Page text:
William Eichler 22 May 2017

Social tenants face multi-million pound rent gap from benefit reform

Social tenants face multi-million pound rent gap from benefit reform image

Thousands of young people in Scotland could face a £22.6m rent gap from planned housing benefit reforms, research reveals.

An estimated 21,000 social tenants across Scotland aged under 35 could be adversely affected by UK Government plans to cap housing benefit for social housing tenants from April 2019.

According to an interim report on the impact of the Local Housing Allowance (LHA) cap on young people in Scotland, commissioned by the Scottish government, these young tenants could collectively face a rent affordability gap of up to £22.6m annually.

The Government proposes to bring payments for social housing tenants in line with those living in the private rented sector.

Legislation to implement these proposals has yet to be introduced. However, as they currently stand, single people under 35 years of age will see their allowance capped at the Shared Accommodation Rate (SAR).

The Chartered Institute of Housing in Scotland, the think tank that carried out the research, found comparing DWP claimant data on average awards received by young Housing Benefit claimants with the SAR produces an annual estimated rent gap across Scotland of £22.8m.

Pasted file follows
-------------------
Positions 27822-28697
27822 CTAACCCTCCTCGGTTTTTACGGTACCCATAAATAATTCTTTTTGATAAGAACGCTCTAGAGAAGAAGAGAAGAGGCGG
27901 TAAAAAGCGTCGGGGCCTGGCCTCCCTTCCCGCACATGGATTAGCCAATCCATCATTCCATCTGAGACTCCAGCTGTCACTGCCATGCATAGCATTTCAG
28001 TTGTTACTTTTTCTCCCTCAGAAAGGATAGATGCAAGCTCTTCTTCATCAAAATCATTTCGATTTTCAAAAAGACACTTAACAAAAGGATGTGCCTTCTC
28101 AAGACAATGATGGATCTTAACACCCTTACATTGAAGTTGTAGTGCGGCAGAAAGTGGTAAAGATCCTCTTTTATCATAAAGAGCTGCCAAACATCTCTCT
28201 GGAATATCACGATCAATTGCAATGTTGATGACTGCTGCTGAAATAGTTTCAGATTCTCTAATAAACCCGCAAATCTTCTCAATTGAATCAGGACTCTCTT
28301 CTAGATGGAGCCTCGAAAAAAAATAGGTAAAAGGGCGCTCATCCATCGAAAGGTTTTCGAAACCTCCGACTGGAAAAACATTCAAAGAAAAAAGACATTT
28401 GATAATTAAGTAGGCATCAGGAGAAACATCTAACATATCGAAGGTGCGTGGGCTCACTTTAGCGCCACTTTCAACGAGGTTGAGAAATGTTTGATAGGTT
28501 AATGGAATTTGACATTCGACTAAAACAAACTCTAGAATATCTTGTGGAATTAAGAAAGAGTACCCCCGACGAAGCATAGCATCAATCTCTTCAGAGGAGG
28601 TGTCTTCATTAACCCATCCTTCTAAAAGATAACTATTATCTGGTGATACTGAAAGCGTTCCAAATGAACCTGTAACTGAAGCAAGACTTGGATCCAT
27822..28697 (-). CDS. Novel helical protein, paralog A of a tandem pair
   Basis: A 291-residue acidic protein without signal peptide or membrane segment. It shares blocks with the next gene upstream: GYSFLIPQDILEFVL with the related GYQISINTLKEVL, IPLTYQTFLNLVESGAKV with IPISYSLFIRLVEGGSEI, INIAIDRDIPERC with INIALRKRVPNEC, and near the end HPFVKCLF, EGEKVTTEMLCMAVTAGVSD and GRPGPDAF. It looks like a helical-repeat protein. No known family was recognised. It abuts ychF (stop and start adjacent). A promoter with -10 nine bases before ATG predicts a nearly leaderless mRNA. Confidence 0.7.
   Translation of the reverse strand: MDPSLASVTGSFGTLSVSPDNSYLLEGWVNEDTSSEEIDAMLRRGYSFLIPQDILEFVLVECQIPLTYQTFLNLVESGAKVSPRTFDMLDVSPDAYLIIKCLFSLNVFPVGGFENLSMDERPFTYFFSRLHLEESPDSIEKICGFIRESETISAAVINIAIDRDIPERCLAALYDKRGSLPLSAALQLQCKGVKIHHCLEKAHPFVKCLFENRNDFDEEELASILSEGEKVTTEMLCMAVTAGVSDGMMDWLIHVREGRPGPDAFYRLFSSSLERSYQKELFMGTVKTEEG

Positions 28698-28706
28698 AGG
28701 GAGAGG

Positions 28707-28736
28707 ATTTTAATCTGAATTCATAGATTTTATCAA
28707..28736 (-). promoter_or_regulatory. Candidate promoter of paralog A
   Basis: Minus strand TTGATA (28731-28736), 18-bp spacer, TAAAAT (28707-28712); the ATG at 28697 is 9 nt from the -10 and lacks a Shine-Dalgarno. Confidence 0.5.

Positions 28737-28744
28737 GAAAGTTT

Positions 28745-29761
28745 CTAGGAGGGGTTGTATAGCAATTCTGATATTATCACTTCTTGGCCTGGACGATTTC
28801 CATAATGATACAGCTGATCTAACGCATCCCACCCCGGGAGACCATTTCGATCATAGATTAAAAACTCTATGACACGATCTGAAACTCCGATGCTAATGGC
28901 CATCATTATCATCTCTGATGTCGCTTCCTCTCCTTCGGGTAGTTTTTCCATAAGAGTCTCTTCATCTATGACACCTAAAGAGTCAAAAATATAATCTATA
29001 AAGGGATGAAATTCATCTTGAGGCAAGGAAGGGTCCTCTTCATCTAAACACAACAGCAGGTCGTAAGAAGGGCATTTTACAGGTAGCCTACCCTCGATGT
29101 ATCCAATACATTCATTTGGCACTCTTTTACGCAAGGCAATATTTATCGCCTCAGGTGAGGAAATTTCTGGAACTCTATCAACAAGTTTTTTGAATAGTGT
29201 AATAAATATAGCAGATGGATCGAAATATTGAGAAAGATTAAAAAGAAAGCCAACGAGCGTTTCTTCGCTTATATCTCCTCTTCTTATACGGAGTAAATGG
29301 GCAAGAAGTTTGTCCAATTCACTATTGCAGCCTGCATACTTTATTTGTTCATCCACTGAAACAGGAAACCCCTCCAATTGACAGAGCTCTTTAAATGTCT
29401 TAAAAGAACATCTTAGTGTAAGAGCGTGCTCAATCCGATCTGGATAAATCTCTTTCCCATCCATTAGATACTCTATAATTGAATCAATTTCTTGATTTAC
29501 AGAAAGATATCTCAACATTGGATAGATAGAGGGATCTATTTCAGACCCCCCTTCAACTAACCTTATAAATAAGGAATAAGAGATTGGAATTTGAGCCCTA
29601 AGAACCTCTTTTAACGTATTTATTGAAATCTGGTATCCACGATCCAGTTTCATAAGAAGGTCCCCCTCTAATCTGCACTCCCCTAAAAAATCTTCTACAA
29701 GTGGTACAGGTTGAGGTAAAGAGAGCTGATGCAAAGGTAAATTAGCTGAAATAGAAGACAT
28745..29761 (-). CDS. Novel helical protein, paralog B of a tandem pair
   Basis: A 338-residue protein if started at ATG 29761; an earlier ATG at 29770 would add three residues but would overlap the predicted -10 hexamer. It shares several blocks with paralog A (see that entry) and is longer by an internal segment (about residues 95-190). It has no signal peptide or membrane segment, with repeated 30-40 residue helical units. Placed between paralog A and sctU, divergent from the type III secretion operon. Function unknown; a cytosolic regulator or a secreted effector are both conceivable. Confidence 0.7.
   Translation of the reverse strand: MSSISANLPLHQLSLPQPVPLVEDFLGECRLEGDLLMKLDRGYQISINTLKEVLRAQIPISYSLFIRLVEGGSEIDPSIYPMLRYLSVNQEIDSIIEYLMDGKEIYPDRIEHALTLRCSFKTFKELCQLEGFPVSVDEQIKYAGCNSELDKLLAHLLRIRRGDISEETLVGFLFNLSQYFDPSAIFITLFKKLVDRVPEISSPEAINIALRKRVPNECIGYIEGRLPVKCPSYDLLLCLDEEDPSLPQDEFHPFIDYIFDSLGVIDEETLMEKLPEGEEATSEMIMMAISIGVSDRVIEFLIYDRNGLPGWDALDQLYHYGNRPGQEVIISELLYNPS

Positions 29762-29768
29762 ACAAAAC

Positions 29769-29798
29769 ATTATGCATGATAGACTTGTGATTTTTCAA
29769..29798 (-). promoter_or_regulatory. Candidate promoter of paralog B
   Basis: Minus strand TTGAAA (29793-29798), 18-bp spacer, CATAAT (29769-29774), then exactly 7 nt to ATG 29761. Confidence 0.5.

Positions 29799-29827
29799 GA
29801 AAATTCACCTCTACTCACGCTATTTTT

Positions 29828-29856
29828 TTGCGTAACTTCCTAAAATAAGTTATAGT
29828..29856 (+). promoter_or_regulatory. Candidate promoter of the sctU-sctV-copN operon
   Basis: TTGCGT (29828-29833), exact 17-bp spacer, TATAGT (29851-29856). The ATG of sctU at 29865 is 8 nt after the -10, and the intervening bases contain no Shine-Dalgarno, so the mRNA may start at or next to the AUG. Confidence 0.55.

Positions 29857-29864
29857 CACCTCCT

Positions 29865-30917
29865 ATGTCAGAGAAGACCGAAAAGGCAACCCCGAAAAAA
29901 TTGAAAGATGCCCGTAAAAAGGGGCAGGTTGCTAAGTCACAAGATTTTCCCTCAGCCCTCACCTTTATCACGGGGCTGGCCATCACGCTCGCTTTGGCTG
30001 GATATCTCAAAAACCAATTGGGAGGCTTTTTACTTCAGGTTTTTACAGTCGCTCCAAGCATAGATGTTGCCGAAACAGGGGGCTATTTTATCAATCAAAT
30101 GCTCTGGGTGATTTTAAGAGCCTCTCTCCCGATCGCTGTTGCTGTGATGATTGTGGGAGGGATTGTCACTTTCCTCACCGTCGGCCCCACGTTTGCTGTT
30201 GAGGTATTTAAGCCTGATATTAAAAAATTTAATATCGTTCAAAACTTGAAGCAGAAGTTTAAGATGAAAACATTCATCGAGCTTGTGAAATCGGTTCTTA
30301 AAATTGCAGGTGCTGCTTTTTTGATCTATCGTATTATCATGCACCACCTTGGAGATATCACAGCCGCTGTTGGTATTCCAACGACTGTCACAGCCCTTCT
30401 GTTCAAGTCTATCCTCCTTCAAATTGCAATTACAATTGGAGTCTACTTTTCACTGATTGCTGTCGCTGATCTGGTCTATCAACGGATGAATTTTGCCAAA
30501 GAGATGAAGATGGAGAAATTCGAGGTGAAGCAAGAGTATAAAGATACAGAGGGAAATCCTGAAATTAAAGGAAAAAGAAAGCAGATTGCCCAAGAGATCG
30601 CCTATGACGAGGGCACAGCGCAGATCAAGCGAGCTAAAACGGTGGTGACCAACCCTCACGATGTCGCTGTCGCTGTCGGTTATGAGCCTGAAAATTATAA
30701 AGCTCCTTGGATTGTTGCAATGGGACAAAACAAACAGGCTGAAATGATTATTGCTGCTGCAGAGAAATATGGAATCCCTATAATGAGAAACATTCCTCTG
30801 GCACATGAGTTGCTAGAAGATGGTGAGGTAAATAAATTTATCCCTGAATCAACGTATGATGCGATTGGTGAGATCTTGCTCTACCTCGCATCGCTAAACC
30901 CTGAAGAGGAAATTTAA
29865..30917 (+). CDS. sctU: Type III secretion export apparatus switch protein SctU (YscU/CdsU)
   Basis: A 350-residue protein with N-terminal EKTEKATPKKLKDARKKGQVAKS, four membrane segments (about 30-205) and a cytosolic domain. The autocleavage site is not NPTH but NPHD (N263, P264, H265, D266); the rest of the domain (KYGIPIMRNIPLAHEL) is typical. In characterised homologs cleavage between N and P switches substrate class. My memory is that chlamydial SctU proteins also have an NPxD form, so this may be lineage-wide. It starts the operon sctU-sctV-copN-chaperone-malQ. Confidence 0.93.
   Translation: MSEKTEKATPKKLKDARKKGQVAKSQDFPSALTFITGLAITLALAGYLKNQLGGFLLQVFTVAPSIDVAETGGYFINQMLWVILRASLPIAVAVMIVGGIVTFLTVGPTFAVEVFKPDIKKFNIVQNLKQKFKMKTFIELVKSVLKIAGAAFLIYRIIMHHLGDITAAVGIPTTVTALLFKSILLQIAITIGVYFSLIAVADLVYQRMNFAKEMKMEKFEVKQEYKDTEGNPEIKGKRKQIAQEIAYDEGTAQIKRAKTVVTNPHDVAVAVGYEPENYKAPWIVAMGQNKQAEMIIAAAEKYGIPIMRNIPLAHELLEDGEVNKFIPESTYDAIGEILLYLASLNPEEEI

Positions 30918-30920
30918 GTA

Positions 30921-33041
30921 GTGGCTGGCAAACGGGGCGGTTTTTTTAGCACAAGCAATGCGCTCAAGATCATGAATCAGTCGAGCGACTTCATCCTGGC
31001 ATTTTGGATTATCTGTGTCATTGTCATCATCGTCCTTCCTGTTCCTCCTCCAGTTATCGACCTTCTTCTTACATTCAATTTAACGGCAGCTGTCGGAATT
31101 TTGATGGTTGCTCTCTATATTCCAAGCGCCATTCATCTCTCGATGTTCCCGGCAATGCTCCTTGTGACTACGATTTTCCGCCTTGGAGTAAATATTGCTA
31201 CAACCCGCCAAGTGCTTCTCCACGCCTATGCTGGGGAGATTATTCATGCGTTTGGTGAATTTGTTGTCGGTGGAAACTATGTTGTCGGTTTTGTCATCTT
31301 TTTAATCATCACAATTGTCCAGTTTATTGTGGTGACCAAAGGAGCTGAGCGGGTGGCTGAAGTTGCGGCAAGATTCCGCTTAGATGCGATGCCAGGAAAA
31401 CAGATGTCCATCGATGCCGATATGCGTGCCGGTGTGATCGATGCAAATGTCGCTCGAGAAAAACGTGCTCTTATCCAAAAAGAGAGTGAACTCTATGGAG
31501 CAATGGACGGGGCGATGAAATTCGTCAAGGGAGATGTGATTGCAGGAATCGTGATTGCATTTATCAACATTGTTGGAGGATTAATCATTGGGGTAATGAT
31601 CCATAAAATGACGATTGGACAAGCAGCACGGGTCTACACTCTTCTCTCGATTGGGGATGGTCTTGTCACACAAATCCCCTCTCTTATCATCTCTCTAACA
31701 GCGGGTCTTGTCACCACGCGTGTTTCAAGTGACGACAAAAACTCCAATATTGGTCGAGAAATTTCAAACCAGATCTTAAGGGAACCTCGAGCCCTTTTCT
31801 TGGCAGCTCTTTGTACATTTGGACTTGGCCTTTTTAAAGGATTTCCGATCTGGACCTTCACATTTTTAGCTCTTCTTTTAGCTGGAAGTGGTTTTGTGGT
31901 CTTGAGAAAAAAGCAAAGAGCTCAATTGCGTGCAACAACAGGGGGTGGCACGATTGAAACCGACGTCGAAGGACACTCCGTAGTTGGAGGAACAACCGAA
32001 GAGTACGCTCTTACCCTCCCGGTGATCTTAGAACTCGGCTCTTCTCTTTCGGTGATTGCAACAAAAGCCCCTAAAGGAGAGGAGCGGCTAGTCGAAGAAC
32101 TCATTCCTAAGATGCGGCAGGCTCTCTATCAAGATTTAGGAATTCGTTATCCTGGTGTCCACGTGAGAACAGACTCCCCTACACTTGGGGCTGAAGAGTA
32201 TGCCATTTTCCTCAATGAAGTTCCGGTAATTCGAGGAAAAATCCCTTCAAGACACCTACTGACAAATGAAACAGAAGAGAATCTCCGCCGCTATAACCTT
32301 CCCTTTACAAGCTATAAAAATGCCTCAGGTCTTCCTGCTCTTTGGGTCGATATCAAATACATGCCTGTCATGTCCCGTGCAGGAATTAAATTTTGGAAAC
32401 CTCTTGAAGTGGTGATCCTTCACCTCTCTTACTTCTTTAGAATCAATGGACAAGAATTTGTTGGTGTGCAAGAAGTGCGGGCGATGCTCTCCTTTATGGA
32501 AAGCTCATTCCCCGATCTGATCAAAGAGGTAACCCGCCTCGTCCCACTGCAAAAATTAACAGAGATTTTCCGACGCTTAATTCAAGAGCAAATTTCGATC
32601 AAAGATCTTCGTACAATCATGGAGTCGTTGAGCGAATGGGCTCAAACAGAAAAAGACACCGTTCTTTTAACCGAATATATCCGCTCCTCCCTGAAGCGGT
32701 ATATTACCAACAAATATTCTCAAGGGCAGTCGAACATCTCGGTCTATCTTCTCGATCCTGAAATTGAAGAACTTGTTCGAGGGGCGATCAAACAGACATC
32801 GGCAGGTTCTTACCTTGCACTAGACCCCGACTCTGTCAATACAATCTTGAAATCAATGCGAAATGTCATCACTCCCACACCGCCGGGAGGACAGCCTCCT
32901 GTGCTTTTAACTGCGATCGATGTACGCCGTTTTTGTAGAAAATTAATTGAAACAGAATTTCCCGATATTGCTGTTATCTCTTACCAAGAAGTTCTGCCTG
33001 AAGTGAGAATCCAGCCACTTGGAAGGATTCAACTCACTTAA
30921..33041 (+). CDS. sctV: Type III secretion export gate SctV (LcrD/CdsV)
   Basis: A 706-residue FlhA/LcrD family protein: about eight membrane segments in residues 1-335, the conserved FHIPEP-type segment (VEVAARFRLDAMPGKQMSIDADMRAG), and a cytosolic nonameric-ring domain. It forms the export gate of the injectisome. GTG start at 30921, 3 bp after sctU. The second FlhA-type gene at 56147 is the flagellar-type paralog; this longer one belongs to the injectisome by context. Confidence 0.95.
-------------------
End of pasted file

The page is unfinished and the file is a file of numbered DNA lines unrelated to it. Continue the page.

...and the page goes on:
Housing Association rents are typically higher than local authorities and so will be affected more by the proposed LHA cap.

Commenting on the findings of the interim report, CIH Scotland executive director Annie Mauger said: ‘Identifying how we might mitigate against the negative impact of the LHA cap on younger social tenants is an ongoing work in progress and a final report will be published at the end of July.

‘But this interim report clearly shows the potential scale of the problem across Scotland.

‘The intention behind this report is to be able to show exactly how social tenants aged under 35 will be affected and hopefully to exert some additional pressure on the UK Government to change its plans before they are due to enter into force in April 2019.’

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